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One of the longest living trees on Earth, the Baobab of the African savannas, is a sacred symbol revered for its long life and many uses which have sustained African peoples since the beginning of time.

The Tree of Life, as it is often referred to, grows 75 feet tall with an enormous trunk 60 feet in circumference. Some of these noble giants are 2000 years old, and for generations have served as meeting places for villages to discuss community matters, relate the news of the day and to tell stories.

7 Ways to Make Support Groups Work for You

Support groups come in all shapes and sizes. S. Courtney Walton offers some advice on finding the right support group for your family:

1) Support Groups are Personality Driven. Homeschoolers are just as diverse as the general population, so it pays to be patient and keep looking until you find a good fit. Local support groups will take on the personality of the leadership and the families that participate. As families come and go, group dynamics naturally change and you may find that a support group that didn’t fit last year, may be just what you are looking for next year.

2) Know What Type of Support is Available. Type “homeschoolers, my city, my state” into your favorite search engine and see what you find. Web sites such as Jon’s Homeschool Resources and The Homeschool Social Register are also good places to locate homeschoolers in your area. Ask other homeschoolers to tell you about the support groups they belong to.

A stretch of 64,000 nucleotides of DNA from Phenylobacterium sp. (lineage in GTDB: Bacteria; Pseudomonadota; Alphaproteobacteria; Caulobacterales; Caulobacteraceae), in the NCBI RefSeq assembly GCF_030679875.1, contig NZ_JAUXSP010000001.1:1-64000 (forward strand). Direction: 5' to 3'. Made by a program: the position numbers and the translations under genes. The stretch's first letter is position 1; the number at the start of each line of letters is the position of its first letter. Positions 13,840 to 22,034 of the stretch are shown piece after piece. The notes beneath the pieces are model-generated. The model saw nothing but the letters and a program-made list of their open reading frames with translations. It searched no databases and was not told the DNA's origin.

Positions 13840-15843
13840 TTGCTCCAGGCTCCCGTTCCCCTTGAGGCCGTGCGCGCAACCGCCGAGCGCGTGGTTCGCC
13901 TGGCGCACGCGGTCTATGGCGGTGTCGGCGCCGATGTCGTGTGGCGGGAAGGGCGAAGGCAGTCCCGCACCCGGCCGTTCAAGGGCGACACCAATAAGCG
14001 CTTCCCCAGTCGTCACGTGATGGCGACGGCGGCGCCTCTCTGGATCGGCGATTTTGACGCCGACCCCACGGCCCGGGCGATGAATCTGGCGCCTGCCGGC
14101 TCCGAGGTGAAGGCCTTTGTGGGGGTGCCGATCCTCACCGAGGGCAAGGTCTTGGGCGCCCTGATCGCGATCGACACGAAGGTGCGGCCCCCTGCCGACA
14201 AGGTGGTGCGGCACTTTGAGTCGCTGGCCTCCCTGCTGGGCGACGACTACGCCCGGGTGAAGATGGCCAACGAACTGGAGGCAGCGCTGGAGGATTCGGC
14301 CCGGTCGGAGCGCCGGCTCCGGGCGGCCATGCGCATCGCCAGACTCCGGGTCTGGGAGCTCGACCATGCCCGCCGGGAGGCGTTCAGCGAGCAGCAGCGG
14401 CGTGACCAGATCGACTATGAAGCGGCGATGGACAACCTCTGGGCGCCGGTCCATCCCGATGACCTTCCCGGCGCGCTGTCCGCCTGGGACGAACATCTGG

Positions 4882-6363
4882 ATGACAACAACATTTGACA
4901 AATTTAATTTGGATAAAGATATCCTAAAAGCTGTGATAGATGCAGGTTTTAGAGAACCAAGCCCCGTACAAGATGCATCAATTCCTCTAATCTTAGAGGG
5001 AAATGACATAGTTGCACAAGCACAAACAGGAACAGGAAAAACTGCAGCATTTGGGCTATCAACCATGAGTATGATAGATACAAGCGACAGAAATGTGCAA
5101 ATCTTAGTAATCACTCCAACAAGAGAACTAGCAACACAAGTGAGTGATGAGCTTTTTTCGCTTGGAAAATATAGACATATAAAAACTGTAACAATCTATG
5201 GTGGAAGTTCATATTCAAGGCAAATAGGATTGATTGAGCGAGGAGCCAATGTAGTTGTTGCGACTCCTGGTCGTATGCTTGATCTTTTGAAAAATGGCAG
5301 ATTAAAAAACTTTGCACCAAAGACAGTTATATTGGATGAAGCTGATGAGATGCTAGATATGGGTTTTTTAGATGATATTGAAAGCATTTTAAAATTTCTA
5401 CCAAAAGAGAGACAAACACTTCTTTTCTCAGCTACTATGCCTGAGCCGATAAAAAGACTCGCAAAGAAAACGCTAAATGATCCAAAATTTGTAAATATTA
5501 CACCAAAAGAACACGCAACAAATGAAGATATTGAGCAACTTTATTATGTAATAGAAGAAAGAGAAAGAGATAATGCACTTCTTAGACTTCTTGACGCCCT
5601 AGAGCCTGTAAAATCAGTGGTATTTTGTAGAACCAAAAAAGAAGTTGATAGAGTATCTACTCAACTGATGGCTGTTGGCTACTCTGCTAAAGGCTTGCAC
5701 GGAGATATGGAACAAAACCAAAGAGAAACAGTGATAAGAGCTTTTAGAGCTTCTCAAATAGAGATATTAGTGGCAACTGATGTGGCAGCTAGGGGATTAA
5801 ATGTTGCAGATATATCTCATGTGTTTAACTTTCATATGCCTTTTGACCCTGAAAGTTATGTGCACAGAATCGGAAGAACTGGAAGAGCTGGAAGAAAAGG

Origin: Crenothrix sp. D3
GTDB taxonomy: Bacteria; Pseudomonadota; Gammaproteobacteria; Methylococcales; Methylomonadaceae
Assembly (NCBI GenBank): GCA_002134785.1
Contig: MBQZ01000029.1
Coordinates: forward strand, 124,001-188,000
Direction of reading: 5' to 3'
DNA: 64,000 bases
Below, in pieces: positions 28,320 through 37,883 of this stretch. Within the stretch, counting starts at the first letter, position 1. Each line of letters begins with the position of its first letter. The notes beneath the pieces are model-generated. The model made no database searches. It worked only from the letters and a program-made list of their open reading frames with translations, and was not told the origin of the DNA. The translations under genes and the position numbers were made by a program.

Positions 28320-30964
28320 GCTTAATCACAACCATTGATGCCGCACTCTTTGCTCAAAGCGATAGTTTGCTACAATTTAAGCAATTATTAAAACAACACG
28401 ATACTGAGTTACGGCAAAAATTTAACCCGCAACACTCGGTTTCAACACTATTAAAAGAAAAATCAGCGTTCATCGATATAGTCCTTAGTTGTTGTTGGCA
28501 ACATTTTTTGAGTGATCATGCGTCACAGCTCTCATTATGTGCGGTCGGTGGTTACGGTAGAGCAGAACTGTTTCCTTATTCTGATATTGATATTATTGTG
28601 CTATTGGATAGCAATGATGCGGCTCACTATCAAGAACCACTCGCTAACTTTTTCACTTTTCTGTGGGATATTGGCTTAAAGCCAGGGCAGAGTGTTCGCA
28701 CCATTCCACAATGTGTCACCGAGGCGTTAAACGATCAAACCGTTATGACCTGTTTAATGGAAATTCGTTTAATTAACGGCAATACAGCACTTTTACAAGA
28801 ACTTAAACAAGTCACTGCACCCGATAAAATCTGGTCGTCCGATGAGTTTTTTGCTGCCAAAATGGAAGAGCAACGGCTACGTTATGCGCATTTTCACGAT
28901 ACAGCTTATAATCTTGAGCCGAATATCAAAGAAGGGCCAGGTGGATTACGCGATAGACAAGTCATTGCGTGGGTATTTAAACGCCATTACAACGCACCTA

3) Know What Type of Support You Want. Do you have teenagers looking for college-bound friends? Pre-teens interested in group sports? Do you want support teaching chemistry and calculus? Are you looking for like-minded parents to form new friendships? The best way to get what you want is to be clear before you start looking. Poll your children for their interests and create a list.

4) Trust Your Instincts. Plan to visit two or three times before committing to joining the group. This will allow time for you and your children to meet the families and try out a variety of activities. If it feels right, great! If there are any doubts, even if it is just something you can’t quite put your finger on, keep looking. There is no need to rush and you can always revisit the group at a later time.

5) Be Willing to Help. Support groups work because busy parents just like yourself are willing to share their time and talent. You have a lot to offer, so look for opportunities to contribute to the group.

6) Pay Attention to Your Children’s Interactions With Other Parents and Children. Often children aren’t as verbal in expressing themselves and as their guardians and advocates you have to go the extra mile to make sure your children really are comfortable. In general, if the adults are genuine with you, their children will most likely be friendly too, as the fruit doesn’t fall that far from the tree.

7) Build Your Own. If all else fails, be willing to start your own support group. Post fliers at the local library, grocery store bulletin boards, community centers, doctors’ office, church, etc…

Even when you follow these suggestions, sometimes the “perfect” support group is still elusive. If you find yourself in a place where the pickings are slim, be mindful that it is just temporary. If necessary, choose what is the lesser of the evils and supplement your social networks with healthy non-homeschool alternatives. During the early years in Arizona when I could not find a welcoming group, we limited our participation with homeschoolers to organized physical education classes and select fieldtrips and invested more time in activities through our church, such as Bible Study, Choir and Dance.

And while you are searching for local homeschoolers to connect with, don’t forget you can get support 24/7 through Yahoo Groups.

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